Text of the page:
Can a vegan diet improve your sleep? A lot of us have had those nights where we know that we need to wake up earlier than normal, but—instead of letting us sleep—our mind repeats every awkward attempt at social interaction dating back to high school.
Having trouble sleeping is actually pretty common. Research shows that chronic insomnia affects approximately 30 percent of the population. Fifty percent of the adult population experiences occasional bouts of insomnia, according to the Cleveland Clinic. But could you improve your sleep by changing your diet?
Plant-Based Foods With Melatonin
According to the Sleep Foundation, melatonin, a hormone that regulates the sleep-wake cycle, can help you sleep better. The body produces melatonin first by converting tryptophan from food to serotonin and then melatonin. At night, it’s secreted by the pineal gland to induce and maintain sleep.
Tryptophan is most often associated with turkey meat. But this commonly-held idea is actually false. There is no more tryptophan in turkey than there is in other types of meat. The real culprit may actually be large holiday meals. According to the foundation, big, carbohydrate-rich meals can make you feel sleepy. This is because carbohydrates make tryptophan more available to the brain.
Protein is a building block of tryptophan, which is why snacks that combine protein and complex carbs are among the best bedtime snacks. However, Live Science notes that you need to eat 15 grams of tryptophan in order to feel its sedating effects. This would be the equivalent of eating a pound of turkey.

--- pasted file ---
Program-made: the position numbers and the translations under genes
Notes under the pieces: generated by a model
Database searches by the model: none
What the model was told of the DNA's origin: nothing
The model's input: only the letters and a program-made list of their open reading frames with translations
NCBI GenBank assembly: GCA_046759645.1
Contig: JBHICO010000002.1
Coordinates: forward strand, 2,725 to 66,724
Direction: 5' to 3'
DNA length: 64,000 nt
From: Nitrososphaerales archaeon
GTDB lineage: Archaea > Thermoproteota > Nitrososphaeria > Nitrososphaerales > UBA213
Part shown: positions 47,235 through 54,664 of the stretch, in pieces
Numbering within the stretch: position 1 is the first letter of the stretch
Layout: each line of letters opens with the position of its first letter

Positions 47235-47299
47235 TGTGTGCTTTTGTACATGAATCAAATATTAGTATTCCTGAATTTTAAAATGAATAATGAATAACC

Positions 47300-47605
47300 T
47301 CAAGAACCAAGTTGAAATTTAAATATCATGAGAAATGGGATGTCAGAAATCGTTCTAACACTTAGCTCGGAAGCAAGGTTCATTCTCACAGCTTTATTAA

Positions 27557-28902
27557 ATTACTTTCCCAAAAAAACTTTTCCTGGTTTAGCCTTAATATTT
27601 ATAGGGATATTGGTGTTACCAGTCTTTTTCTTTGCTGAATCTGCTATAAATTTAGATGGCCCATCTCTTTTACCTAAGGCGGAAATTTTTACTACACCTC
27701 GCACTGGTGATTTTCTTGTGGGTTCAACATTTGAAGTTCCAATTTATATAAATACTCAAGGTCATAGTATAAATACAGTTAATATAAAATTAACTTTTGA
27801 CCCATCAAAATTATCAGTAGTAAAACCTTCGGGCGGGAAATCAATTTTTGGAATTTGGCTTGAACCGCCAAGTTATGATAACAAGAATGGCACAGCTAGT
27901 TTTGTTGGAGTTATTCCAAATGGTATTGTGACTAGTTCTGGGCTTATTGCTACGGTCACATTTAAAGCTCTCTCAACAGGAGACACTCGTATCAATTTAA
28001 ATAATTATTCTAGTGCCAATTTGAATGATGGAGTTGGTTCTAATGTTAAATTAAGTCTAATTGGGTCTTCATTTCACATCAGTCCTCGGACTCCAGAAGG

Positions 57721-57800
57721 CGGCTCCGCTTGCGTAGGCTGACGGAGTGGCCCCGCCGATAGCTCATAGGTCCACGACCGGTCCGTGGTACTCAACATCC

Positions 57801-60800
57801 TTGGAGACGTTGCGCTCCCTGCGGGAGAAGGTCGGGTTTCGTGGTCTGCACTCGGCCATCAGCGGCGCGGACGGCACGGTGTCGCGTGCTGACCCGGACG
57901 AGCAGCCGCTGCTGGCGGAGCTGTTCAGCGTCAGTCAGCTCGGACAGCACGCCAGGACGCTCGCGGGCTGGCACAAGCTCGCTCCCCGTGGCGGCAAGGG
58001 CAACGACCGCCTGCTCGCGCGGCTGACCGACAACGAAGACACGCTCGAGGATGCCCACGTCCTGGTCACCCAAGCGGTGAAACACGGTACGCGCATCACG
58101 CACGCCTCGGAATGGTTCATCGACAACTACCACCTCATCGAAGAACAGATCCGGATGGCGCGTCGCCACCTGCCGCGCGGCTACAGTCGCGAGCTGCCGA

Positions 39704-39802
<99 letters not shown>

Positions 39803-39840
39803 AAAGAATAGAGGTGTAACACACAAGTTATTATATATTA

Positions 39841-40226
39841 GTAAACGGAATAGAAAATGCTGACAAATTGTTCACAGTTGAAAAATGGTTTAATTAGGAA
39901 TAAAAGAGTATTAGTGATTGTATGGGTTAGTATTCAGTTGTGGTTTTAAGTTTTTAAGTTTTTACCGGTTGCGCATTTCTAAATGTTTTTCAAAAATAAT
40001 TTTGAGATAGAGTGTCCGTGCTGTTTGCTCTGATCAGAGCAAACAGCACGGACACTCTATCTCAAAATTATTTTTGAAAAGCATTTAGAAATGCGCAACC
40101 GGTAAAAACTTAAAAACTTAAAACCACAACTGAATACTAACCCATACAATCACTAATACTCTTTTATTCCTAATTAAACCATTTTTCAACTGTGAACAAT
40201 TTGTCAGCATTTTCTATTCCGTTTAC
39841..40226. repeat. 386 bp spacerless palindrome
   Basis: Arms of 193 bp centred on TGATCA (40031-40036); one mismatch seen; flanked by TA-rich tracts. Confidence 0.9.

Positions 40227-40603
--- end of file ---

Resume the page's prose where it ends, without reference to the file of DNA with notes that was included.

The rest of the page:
Why Take Melatonin For Sleep?
Melatonin supplements are popular sleep aids: more than three million Americans used them in 2012, according to a survey from the Centers for Disease Control and Prevention.
Luis F. Buenaver, an assistant professor of psychiatry and behavioral specializing in behavioral sleep medicine at Johns Hopkins University, says that our bodies produce melatonin naturally. He recommends taking melatonin supplements on a short-term basis “if you’re experiencing insomnia, want to overcome jet lag, or are a night owl who needs to get to bed earlier and wake up earlier, such as for work or school.”
The body begins producing melatonin about two hours before one’s regular bedtime. To help your body produce melatonin, Buenaver recommends keeping the lights low, putting away your computer, smartphone, or tablet, and staying at least six feet away from your television screen. You can also “reprogram” your body to produce melatonin for sleep at the right time by getting enough sunlight in the morning and afternoon.
He adds that supplements can help with occasional insomnia. Research also indicates that melatonin supplements could help people with insomnia fall asleep faster.
Buenaver recommends taking one to three milligrams of melatonin before bedtime. You should stop taking it if it doesn’t work after a couple of weeks. According to Johns Hopkins, you should not use melatonin if you are pregnant, breastfeeding, or have an autoimmune disorder, a seizure disorder, or depression. Those with diabetes or high blood pressure should consult their healthcare provider.